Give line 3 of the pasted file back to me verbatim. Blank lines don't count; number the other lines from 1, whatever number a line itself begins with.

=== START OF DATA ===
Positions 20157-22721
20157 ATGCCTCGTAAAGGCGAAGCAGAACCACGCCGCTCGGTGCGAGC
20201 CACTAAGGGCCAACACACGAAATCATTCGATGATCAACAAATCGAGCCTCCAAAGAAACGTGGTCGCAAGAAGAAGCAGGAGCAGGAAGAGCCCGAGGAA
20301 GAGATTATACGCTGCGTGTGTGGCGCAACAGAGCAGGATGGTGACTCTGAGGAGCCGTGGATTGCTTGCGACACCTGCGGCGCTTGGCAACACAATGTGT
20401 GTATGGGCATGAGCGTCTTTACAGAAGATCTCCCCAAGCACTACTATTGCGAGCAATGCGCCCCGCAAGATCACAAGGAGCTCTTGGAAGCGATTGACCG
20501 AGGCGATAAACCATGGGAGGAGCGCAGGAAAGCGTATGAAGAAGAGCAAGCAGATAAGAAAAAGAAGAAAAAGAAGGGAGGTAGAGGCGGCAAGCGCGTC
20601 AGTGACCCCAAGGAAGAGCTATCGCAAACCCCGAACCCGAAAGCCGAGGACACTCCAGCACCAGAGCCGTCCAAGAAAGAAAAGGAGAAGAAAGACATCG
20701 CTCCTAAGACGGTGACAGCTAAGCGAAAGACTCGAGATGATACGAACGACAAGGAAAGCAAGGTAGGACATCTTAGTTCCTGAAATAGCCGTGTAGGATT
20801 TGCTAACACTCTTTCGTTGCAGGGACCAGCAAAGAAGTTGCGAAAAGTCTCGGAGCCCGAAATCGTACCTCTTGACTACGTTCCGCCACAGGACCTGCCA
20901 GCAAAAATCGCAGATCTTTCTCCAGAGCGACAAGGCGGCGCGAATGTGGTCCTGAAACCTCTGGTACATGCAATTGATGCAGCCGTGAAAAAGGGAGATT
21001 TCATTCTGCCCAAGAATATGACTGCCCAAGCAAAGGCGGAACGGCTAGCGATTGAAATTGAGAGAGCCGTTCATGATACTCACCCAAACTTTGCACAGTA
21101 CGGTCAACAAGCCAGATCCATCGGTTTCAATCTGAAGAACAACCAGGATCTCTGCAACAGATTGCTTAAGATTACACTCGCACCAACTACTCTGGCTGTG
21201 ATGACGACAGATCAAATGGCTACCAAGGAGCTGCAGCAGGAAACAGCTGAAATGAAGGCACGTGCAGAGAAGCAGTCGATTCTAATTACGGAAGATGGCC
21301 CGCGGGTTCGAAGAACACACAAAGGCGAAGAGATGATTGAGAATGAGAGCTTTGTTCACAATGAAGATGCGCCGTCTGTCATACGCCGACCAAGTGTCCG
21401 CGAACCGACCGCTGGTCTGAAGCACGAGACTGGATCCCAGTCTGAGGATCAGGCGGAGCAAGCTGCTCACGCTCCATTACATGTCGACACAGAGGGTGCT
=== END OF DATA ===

20201 CACTAAGGGCCAACACACGAAATCATTCGATGATCAACAAATCGAGCCTCCAAAGAAACGTGGTCGCAAGAAGAAGCAGGAGCAGGAAGAGCCCGAGGAA